Three Reasons Not to Underestimate Barnes & Noble
This week’s Barnes & Noble news was bad.
The publishing industry didn’t think it was so good that the leading U.S. bricks-and-mortar bookseller decided to exit the tablet manufacturing business and investors didn’t like it either. After tumbling 17% on the day of the news, shares were up about 5.5% the following day.
But, what they say is true: Every cloud has a silver lining. Here are three reasons why B&N might not be out for the count digitally:
1. While it’s impossible to know ebook retailer market share, in many segments, Nook is still the No. 2 retailer.
2. B&N still has a strong network of retails stores from which to brand and sell their e-readers and ebooks.
3. Don’t forget the college stores, which could be powerful vehicles for device and educational content sales.
It’s not much to cling to, but it’s something. Read more.
To get all the ebook and digital publishing news you need every day in your inbox at 8:00 AM, sign up for the DBW Daily today!
The rest of the day’s top news:
B&N on the App March (DBW)
Continuing on with its new strategy to distribute through third-party tablets, Nook launched an updated Windows 8 app. Related: Nook App on Fuhu nabi | On E FUN Nextbook
Bad Timing: Investing in Nook (DBW)
AudiobooksNow has just launched a Nook audiobooks app. Bad timing, considering in a year or two from now, there will likely be few people using that platform. That said, it’s possible for B&N to convince a third-party to develop and manufacture a closed app ecosystem that few people develop for and few want to use (sarcasm).
Another Positive B&N Outlook (Book Business)
Book Business calls the move by B&N “shrewd.”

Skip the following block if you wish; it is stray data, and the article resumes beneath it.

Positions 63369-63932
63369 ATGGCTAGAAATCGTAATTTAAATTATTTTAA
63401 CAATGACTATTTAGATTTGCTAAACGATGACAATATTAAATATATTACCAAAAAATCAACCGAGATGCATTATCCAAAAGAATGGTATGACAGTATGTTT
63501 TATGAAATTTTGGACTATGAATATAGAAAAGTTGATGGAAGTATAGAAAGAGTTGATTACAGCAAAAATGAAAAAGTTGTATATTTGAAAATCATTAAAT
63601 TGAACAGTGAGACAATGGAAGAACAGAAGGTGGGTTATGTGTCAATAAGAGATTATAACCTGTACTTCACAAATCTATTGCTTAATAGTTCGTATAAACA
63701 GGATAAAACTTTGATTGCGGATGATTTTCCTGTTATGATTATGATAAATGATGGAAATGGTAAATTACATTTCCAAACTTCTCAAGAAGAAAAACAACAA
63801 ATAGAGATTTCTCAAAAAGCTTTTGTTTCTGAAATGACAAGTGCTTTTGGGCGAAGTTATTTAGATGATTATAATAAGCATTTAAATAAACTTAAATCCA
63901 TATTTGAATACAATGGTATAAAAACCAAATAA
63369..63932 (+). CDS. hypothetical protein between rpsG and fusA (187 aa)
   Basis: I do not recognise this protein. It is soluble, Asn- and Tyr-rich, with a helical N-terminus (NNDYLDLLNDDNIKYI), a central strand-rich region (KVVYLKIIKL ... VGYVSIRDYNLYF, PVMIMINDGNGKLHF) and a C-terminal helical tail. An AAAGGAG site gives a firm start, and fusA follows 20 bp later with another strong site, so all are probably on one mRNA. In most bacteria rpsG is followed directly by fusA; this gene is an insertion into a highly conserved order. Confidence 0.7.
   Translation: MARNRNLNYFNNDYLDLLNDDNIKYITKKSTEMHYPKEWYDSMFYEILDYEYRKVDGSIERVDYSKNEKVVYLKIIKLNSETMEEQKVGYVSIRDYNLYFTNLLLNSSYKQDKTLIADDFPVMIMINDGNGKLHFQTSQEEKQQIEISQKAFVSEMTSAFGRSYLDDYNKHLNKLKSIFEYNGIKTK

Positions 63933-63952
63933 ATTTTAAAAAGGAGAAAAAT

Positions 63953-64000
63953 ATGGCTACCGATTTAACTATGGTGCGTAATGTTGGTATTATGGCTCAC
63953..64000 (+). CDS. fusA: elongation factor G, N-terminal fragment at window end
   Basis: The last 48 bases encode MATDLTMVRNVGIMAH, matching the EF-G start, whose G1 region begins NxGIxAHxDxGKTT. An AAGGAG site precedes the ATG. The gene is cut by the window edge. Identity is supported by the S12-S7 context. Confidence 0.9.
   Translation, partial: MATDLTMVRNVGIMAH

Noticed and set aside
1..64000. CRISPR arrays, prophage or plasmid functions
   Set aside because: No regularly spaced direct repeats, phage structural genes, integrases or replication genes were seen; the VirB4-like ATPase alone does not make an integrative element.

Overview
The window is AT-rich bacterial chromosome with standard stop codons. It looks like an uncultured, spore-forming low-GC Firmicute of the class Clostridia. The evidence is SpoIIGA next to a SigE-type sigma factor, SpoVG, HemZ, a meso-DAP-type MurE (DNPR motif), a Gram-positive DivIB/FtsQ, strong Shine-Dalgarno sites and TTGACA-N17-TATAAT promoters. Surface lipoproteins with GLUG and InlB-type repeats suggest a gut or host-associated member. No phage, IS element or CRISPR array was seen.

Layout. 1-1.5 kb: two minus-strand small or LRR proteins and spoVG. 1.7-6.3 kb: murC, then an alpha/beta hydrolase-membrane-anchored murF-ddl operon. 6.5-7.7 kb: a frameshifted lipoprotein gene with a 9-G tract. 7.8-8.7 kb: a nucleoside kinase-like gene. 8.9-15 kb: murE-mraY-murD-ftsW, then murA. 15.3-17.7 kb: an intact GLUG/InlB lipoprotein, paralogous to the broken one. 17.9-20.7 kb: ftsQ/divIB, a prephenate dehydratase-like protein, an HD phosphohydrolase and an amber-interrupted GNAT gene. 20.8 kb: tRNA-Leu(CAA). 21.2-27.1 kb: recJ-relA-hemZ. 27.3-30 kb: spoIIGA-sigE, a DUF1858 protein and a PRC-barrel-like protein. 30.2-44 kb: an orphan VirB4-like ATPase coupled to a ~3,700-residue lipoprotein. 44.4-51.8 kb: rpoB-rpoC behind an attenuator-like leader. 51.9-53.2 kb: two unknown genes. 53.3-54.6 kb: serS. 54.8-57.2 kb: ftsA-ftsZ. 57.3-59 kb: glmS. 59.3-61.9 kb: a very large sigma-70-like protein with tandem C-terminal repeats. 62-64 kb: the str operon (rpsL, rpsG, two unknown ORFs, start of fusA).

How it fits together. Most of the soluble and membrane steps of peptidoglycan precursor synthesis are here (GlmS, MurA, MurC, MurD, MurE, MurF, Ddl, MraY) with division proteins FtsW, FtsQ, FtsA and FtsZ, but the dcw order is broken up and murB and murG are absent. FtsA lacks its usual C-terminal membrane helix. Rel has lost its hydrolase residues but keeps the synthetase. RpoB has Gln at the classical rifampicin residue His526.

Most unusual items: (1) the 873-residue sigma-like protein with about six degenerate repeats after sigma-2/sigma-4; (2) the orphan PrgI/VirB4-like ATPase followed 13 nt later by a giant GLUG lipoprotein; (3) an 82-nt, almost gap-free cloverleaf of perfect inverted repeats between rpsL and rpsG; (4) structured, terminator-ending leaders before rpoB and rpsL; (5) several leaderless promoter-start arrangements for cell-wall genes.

Publisher Profits: Here Today, But What About Tomorrow? (The Shatzkin Files)
Margins on ebooks are good but they may be hard for publishers to maintain. Publishing consultant (and DBW partner) breaks it down in this must-read piece – and we’re not just saying that. Read!
From Coffee Table to Tablet (BBC)
For a photographer, a book is an enticing opportunity to showcase work in a controlled environment to a wide audience. While the possibility of going digital with such work is enticing, it offers many challenges.
The Next J.K. Rowling (Forbes)
Bloomsbury might just have another mega-hit on its hands. And in the age of digital and the online discovery echo chamber, that could mean Fifty Shades-level sales.
Sesame Workshop Cuts Workforce (Deadline Hollywood)
The house of Big Bird and Grover is getting 10% lighter.
The Book Elf: Helping Readers Share Ebooks (DBW)
The Book Elf, a new social network for reading, wants to help readers share DRM ebooks. At first, it will be all books that are out of copyright but the company plans on slowly but steadily signing on publishers and titles.
Axis360: Patrons Can Now Borrow and Buy (DBW)
Baker & Taylor has added the ability for library patrons to purchase ebooks through its Axis360 platform.
Copia Expands in Australia (DBW)
The “socially driven” content platform has inked several deals putting it in prime digital content distribution position down under.
Lean Out (Mediabistro)
One of the most popular non-fiction titles of the year now has a parody ebook.
|To receive this information in your inbox every morning at 8:00 AM Eastern Time, subscribe to the DBW Daily below.|
Image credit: image via Shutterstock